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CFD Simulation of the Flow in Jet-swirl Nozzle for Preparing Nano-drug During a SEDS Process



Kefeng Xiao, Zhihui Hao, Dedong Hu and Leilei Wang
 
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ABSTRACT

Solution Enhanced Dispersion by Supercritical fluid (SEDS) process is utilized more and more widely for preparing nano-drug. Nozzle is the key component in SEDS process. In this study, the flow in jet-swirl nozzle for preparing nano-drug in SEDS process was analyzed by Computational Fluid Dynamics (CFD). It can be concluded from the results that the jet mixing length was found to be a strong function of the volume flow of supercritical CO2 (SC-CO2) at the inlet of the swirl chamber. When the volume flow of SC-CO2 was equal to or greater than 25 mL min-1, methylene chloride and SC-CO2 mixed completely in the nozzle. These results were coincident with the results obtained from experiments in literature. In additional, it also was indicated that the turbulent intensity at the outlet was all even in different volume flow of SC-CO2 and with the increase of volume flow of SC-CO2, the turbulent intensities at the outlet become greater and greater. These results were similar with the results obtained from experiments in literature. By these CFD analysis and comparison with literature, the flow parameters in jet-swirl nozzle were revealed and the method of CFD analysis for SEDS process was validated.

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Kefeng Xiao, Zhihui Hao, Dedong Hu and Leilei Wang, 2013. CFD Simulation of the Flow in Jet-swirl Nozzle for Preparing Nano-drug During a SEDS Process. Journal of Applied Sciences, 13: 722-728.

DOI: 10.3923/jas.2013.722.728

URL: https://scialert.net/abstract/?doi=jas.2013.722.728
 
Received: February 02, 2013; Accepted: March 20, 2013; Published: June 28, 2013



INTRODUCTION

A novel technique called solution enhanced dispersion by supercritical fluid (SEDS) has been utilized more and more widely for the purpose of nano-drug preparation. Mixing configuration is of importance for SEDS process and various structures for mixing the solvent and SCF have been used in literatures. These structures include capillary injection tubes (Reverchon et al., 2000), coaxial nozzles (Baldyga et al., 2010), sonicated nozzles (Subramaniam, 1998), jet-swirl nozzle (Jarmer et al., 2003), prefilming atomizer (He et al., 2004) and Tangential-inlet Swirl Nozzle (Xiao and Ma, 2007). In order to control the kinetics of the phase transition and Produce a Sharp (PSD) during SEDS process, two conditions must be met. First, there must be uniform conditions within the nucleating medium (Thiering et al., 2001). Uniform conditions in the nucleating medium can be realized by perfect fluid mixing, resulting in a single supersaturation level and a homogeneous nucleation rate. Secondly, each critical nucleus formed should experience the same amount of time for particle growth. Utilizing mixing configurations that optimize gas-like mixing should allow for control over the level and homogeneity of supersaturation, provide control of the mean particle residence time; and ultimately give control of the resulting particle size and size distribution. All of above-mentioned mixing configurations are merely verified meeting these conditions. Especially, jet-swirl nozzle has been verified by experiments that it allows for the production of nanoscale particles with a smaller average particle diameter and a sharper size distribution than conventional SEDS nozzle designs (Jarmer et al., 2003). However, the internal flow of jet-swirl nozzle is still obscure. The internal flow of the nozzle is very complex since it involves the coupling of thermodynamics, hydro dynamics, mass transfer and precipitation kinetics, making it difficult to elucidate the underlying mechanisms that control particle size and size distribution during SEDS processing. Experiment study can not entirely reveal these mechanisms. In this study, CFD Simulation was utilized to simulation the flow in jet-swirl nozzle for preparing nano-drug during a SEDS process.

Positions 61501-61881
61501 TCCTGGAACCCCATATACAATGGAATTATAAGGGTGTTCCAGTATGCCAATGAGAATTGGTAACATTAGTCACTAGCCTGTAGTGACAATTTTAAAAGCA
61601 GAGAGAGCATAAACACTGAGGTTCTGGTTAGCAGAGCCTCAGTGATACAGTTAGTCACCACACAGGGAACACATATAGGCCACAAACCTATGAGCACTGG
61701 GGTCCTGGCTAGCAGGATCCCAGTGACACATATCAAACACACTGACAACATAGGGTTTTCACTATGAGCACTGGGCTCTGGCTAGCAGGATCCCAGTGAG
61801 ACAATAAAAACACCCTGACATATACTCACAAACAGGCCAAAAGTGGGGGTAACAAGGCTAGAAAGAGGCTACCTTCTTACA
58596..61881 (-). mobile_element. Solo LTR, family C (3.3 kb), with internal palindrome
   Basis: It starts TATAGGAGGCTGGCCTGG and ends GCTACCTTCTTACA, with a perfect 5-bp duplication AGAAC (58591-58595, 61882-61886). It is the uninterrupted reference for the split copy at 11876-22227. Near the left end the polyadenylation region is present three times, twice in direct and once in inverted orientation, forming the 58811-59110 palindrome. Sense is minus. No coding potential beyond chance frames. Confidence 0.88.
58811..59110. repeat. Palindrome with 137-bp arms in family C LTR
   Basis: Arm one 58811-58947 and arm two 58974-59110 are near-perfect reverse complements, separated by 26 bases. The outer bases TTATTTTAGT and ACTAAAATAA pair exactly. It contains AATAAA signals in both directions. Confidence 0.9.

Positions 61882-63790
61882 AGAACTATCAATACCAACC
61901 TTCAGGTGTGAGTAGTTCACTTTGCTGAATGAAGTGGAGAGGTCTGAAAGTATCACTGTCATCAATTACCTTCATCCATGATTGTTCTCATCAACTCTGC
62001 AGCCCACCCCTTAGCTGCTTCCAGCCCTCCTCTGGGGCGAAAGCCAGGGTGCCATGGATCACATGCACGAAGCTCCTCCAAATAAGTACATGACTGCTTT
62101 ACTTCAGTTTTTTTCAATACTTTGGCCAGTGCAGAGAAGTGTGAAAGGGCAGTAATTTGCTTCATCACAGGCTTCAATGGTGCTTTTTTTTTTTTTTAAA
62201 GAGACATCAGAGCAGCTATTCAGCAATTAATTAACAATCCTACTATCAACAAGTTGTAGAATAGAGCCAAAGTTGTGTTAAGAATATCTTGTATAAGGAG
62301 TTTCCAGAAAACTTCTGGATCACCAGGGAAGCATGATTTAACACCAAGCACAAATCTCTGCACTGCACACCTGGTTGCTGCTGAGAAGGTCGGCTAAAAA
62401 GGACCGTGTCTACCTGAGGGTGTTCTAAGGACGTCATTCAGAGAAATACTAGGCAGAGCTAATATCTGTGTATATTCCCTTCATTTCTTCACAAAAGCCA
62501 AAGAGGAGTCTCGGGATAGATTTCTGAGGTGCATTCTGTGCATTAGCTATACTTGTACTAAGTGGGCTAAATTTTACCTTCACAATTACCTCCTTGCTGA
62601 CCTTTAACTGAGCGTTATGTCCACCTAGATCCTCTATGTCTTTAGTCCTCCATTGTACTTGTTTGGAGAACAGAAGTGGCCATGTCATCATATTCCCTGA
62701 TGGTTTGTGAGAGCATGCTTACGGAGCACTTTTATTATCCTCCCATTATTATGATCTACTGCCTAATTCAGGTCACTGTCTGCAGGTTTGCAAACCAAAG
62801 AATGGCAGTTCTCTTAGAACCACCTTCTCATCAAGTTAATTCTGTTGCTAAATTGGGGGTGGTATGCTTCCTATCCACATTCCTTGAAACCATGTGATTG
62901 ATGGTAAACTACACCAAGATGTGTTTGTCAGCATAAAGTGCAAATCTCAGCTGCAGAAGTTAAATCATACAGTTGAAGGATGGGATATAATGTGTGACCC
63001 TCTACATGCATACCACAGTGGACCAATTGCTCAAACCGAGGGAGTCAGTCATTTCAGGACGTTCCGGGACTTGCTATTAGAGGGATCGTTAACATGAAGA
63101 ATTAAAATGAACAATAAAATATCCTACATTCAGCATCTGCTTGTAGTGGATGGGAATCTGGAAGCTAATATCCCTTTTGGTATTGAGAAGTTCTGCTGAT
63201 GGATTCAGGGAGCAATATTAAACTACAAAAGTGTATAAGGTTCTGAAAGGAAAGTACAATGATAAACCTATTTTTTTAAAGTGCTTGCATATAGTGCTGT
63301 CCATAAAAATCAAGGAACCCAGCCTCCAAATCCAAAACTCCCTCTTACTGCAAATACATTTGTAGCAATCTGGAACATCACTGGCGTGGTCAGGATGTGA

Fig. 1: Schematic that illustrates the structure of the jet-swirl nozzle (Jarmer et al., 2003)

CFD SIMULATION